Buick Lucerne Overview
Introduced for the 2006 model year, the Buick Lucerne shares its platform with the Cadillac DTS. This full-size sedan seats up to six and offers 17 cubic feet of trunk space.
The Lucerne debuted with a standard 3.8-liter V6 engine that generates 197 horsepower and 227 pound-feet of torque. A more powerful, 4.6-liter V8 engine is available, which generates 275 horsepower and 290 pound-feet of torque. Front-wheel drive and a four-speed automatic transmission are standard on all models. Models with the V6 earn an EPA-estimated 17/26 mpg city/highway, while the V8-powered Lucerne gets 15/23 mpg.
In 2008 the Lucerne Super was introduced, which features a more powerful version of the 4.6-liter V8 that makes 292 horsepower and 288 pound-feet of torque.
For the 2009 model year, the base V6 was replaced by a new 3.9-liter V6 engine that produces 227 horsepower and 237 pound-feet of torque. Despite the increase in power, fuel economy remained consistent at 17/26 mpg city/highway.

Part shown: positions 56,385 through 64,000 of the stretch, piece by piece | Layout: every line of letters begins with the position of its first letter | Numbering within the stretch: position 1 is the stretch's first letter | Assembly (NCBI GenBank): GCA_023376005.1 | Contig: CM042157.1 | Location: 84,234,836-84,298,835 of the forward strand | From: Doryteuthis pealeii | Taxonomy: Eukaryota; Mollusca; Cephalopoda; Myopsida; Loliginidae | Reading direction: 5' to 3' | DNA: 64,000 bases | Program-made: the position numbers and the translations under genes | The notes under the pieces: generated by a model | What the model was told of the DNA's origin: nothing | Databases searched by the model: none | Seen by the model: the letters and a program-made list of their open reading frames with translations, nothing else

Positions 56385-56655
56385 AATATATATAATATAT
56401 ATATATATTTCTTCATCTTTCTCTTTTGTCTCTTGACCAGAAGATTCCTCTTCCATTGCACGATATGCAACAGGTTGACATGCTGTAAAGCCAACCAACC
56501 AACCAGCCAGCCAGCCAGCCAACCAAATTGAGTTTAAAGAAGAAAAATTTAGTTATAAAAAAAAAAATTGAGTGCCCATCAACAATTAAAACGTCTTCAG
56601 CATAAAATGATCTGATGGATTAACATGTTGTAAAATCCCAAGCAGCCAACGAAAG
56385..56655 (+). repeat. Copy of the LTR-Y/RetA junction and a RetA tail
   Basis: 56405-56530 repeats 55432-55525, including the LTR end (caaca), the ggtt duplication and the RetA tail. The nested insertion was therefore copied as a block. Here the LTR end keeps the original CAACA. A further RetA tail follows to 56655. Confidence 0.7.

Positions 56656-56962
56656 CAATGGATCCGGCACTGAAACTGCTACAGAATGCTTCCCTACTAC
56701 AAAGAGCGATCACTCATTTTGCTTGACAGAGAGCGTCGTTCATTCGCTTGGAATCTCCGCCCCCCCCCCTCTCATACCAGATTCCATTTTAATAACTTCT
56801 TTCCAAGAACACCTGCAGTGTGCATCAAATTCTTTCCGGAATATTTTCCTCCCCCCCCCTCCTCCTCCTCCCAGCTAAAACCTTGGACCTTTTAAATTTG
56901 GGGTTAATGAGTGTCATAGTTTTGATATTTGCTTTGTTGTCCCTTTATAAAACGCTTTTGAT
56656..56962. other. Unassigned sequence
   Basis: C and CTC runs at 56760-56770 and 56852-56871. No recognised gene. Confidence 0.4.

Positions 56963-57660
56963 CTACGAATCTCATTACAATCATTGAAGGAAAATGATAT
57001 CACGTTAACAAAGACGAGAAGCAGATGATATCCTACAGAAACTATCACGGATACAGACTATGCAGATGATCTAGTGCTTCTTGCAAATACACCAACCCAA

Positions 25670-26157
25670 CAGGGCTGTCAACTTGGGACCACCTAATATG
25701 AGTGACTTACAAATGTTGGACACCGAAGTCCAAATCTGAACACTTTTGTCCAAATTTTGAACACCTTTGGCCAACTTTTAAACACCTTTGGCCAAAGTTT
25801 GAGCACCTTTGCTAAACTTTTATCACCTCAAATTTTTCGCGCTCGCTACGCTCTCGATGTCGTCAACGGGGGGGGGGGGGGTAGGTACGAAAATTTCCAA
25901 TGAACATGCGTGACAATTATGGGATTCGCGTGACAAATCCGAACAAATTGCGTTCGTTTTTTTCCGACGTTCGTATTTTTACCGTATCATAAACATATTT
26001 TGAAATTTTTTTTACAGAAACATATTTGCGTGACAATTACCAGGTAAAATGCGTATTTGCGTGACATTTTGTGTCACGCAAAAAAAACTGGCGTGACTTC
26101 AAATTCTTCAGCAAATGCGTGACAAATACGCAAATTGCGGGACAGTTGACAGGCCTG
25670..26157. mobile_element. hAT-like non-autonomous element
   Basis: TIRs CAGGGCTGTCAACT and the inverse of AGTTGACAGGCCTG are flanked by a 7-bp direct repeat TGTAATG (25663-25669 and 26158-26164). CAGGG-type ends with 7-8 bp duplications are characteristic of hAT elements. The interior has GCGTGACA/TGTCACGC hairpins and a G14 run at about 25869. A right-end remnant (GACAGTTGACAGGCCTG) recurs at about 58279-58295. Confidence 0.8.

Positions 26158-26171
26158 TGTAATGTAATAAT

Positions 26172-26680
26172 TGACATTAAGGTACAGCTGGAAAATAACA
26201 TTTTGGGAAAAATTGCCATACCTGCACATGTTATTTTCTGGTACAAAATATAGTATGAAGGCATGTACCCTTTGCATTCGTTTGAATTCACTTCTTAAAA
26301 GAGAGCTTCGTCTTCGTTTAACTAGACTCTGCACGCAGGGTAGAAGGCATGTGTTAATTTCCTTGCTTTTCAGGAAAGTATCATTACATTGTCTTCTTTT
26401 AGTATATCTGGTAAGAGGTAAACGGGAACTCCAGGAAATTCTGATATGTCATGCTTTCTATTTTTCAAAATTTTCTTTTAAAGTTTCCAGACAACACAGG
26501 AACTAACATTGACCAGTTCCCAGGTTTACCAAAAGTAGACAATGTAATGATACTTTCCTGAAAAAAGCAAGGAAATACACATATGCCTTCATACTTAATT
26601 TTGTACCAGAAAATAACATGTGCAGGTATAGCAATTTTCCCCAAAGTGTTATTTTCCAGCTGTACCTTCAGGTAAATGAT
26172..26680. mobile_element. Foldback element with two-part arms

All Buick Lucerne models come with standard features that include power windows and locks, keyless entry and a power-adjustable driver's seat. Depending on the model year, available features can include automatic headlights, satellite radio, a USB port, Bluetooth, navigation, a Harman Kardon sound system, dual-zone automatic climate control, leather upholstery, heated front seats and a heated steering wheel. Driver assistance features like rear parking sensors, lane departure warning and blind spot monitoring are also available on some Lucerne models.
The National Highway Traffic Safety Administration (NHTSA) gave the 2011 Buick Lucerne an overall rating of four out of five stars. The Lucerne earned five stars in rollover and front crash tests, but received a lower two-star rating for its performance in side impact tests.
The 2011 Lucerne received a top score of Good from the Insurance Institute for Highway Safety (IIHS) for its performance in moderate overlap front crash tests. The Lucerne earned the second-highest score of Acceptable in side crash tests, and a lower Marginal score in testing for the head restraints and seats.
The Lucerne replaced the Buick LeSabre as the automaker's full-size sedan and was succeeded by the Buick LaCrosse. If you're in the market for a Buick Lucerne, you may also want to consider large cars like the Chrysler 300, Toyota Avalon and Hyundai Genesis.